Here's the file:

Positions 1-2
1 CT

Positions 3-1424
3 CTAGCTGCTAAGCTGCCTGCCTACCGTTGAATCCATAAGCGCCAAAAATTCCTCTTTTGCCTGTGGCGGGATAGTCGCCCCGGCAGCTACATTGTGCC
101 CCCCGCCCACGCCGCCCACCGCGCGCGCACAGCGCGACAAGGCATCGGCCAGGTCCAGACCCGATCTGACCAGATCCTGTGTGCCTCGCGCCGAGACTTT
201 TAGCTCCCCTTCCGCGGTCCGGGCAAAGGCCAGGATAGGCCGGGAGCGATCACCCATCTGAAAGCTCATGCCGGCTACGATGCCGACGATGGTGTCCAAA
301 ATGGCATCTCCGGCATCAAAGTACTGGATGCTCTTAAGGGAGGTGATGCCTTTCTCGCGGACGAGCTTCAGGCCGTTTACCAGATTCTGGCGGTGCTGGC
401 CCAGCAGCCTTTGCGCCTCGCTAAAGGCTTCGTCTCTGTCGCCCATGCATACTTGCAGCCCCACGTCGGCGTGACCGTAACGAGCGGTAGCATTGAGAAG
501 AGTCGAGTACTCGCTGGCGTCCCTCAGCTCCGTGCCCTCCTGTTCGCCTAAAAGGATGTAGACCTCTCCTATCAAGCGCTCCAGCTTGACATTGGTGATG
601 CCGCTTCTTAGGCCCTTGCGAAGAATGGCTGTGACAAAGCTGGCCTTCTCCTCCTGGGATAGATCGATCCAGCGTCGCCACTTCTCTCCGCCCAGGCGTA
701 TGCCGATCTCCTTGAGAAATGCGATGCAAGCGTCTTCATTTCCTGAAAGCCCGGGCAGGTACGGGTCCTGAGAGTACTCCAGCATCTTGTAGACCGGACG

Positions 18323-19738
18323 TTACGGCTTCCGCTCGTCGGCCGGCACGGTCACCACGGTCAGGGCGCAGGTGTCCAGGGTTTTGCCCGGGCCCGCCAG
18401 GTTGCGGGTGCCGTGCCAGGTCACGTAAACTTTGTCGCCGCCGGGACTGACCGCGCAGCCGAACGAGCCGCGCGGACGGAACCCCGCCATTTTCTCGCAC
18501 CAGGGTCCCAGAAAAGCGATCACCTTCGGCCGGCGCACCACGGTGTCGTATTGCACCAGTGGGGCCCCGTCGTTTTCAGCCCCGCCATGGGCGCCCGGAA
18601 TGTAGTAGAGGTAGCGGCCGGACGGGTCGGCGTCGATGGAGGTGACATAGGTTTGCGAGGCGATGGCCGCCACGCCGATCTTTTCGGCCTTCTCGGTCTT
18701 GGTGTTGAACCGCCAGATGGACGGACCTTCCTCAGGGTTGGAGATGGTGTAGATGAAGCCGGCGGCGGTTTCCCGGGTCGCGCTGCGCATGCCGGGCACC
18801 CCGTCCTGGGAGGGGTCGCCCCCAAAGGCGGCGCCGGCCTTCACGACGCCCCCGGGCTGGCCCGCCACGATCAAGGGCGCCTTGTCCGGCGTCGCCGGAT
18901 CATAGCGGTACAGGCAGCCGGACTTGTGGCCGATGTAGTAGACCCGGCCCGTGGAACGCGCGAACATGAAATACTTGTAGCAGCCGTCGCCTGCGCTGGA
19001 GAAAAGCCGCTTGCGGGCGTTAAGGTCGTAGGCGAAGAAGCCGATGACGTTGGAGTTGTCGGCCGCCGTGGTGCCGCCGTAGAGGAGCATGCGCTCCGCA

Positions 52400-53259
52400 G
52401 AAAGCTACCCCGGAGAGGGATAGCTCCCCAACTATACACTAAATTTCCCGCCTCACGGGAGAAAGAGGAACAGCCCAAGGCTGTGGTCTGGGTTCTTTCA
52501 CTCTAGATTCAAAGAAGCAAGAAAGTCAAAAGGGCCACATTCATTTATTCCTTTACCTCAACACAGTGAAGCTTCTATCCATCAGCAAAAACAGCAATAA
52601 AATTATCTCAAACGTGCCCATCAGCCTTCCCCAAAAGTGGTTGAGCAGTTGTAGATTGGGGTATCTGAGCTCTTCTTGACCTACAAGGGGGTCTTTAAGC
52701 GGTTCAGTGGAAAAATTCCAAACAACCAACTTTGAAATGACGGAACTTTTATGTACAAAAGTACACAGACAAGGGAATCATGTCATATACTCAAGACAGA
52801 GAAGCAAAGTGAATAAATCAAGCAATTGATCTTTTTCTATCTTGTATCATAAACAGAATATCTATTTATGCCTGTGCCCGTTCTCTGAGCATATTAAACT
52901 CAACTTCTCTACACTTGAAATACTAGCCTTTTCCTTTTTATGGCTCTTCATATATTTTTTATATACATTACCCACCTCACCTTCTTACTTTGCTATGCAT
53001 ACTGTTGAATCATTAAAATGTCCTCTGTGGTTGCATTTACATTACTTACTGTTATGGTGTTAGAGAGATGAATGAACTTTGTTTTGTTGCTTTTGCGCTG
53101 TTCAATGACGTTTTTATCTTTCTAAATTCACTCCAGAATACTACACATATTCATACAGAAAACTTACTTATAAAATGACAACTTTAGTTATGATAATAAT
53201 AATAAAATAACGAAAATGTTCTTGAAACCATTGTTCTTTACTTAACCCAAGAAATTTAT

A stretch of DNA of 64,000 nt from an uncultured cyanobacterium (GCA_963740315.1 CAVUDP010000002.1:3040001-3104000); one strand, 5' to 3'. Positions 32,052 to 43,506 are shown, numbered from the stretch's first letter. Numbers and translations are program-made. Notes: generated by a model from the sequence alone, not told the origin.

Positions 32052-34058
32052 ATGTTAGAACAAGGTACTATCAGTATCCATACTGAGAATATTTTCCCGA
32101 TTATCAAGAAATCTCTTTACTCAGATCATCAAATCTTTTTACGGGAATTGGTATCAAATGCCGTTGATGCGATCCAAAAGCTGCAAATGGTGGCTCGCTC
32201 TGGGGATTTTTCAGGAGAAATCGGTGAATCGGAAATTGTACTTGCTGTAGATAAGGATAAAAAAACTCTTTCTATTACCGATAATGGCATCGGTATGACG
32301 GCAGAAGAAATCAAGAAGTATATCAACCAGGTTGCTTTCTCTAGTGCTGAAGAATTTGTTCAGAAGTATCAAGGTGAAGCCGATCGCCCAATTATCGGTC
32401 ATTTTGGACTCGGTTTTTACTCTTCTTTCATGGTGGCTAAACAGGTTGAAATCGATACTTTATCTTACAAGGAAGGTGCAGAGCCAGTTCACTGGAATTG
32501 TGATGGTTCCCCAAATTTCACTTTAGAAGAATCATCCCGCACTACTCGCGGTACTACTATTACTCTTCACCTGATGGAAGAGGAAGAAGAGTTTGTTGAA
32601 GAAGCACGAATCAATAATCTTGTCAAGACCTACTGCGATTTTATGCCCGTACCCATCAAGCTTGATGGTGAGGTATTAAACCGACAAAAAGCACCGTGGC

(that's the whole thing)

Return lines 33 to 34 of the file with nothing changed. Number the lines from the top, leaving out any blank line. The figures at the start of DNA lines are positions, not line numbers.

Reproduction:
Positions 32052-34058
32052 ATGTTAGAACAAGGTACTATCAGTATCCATACTGAGAATATTTTCCCGA